Why are Swiss wages so high?

Helena Bachmann
Helena Bachmann - [email protected]
Why are Swiss wages so high?
Swiss employees have more money than European counterparts. Photo: Pixabay

Employees in Switzerland have higher net salaries than their counterparts elsewhere in Europe. But why exactly do they earn more?


Switzerland’s has been experiencing higher immigration rates recently. The main reason for this upward trend is a high labour market demand, coupled with wages that are considerably higher than these employees would be able to earn in their own countries. 

International statistics show that in 2023, an average monthly salary in Switzerland is 6,990 USD (6,321 francs), ahead of Luxembourg in the second place and Denmark in the third. 


What is even more important is that the net disposable income is also highest in Switzerland, because the country’s tax rate is lower than elsewhere as well.

In fact, other data indicates that employees in eight Swiss cities (Zug, Zurich, Basel, Bern, Geneva, Lausanne, Lugano, and Lucerne) have more disposable income than workers living in other European cities. 

READ ALSO: Where in Switzerland do people have most money to spend?

Another comparison
Unlike many other countries, Switzerland has no national minimum wage.

However, a few cantons do have legislation setting the minimum pay on their territories. While it ranges from 20.6 francs per hour in Jura to 24 francs per hour in Geneva, the average minimum wage is in Neuchâtel - 22.61 francs.

Moneyland consumer platform compared this average to minimum wages in other countries and found that Swiss are is the highest. 

(Note than the vast majority of employees in Switzerland earn more than the minimum imposed by law in several cantons).


So why are wages higher in Switzerland?
There is no one, simple answer to this question.

Instead, a variety of factors play a role in determining how much an employer is willing to pay.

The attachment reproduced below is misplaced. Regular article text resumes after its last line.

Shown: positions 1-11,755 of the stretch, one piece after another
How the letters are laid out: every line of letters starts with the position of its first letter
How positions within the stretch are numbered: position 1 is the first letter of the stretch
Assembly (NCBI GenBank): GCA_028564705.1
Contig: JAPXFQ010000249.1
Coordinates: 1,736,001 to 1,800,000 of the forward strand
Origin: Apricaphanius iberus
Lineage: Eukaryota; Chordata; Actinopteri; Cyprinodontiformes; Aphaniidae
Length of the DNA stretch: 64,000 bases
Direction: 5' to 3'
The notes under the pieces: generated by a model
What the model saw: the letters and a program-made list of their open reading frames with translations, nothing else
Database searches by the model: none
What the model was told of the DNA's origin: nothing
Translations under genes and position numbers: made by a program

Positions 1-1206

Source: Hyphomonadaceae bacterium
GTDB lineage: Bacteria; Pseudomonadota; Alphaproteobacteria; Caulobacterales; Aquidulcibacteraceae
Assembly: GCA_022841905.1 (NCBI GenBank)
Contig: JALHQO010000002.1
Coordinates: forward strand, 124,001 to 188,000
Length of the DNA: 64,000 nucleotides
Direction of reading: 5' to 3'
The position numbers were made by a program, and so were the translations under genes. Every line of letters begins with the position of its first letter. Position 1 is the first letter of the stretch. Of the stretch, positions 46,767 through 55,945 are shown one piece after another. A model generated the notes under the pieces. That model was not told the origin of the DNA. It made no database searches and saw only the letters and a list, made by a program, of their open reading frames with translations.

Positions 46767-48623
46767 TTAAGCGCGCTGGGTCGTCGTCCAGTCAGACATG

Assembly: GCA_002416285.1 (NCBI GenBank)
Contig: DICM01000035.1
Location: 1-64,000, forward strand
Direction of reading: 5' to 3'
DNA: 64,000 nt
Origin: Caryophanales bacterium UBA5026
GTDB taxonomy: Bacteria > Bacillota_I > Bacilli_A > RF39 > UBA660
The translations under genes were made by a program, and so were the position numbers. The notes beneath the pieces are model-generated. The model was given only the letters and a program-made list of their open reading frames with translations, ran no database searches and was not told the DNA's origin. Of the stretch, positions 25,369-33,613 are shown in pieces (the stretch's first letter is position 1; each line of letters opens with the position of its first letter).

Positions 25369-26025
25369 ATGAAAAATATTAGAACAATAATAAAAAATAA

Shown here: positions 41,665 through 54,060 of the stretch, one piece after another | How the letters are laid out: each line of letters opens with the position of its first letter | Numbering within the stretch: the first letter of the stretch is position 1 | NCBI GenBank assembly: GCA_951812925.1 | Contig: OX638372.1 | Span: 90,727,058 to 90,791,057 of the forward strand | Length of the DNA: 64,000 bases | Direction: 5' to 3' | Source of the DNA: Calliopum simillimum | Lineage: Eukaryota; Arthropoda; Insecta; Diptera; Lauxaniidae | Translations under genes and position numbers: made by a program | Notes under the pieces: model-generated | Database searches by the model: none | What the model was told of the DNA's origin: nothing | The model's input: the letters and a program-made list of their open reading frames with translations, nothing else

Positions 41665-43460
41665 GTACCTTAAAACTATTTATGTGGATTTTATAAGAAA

Let’s look at some of them.

Strong economy

Switzerland’s economy is the strongest, most stable in Europe, and most innovative globally as well.  

Generally speaking, when the economy is strong and thriving, employers can afford to pay higher wages to incentivise the workforce to keep up the productivity and profitability level of companies.

High demand for skilled workers

Switzerland has been in the throes of the worsening labour shortage, which has now reached "its highest level,” according to a report by the University of St. Gallen.

Employers eager to fill vacant positions will offer workers high salaries, along with other perks as well. 

This extends also to cross-border commuters, whose wages in Switzerland are double or even triple those they’d earn in their own countries.

READ ALSO: Why cross-border workers from Germany love their Swiss jobs


Do these salaries compensate for the high cost of living?

The answer to this question depends, logically, on how high your wages are versus your fixed costs (rent / mortgage, health insurance premiums, food, transport, clothing, taxes, etc.), and also your overall spending habits on “non-essentials” such as entertainment, restaurants, travel, and leisure activities in general.

That, of course, applies to all countries, not just Switzerland.

One way to look at the salaries versus the cost of living is through the purchasing power parity (PPP) — the financial ability of a person or a household to buy products and services with their wages. 

An in-depth analysis by a digital employment platform Glassdoor provides some interesting and no doubt surprising insights into Switzerland’s PPP in comparison with other nations.

"Taking not only income and cost of living into account, but also the effects of differences in taxation, it is possible to derive an indication of after-tax, local purchasing-power-based, standard of living”, the study reported.

“On this basis, the highest overall standard of living is found in the cities of Switzerland, Denmark, and Germany. Although the cost of living can be relatively high in these countries, so are average wages and purchasing power”.

Also, despite higher overall prices, households in Switzerland are putting aside more money at the end of each month than their European counterparts, a study from HelloSafe consumer platform indicates.

Swiss households are saving nearly 22 percent of their income, while the European Union recorded an average savings rate of 10.3 percent - that is, 11.6 points below the average Swiss rate

So the salaries (at least the ones on the higher end) do seem to go further in Switzerland.

READ ALSO: How do the Swiss manage to save more money than other Europeans?


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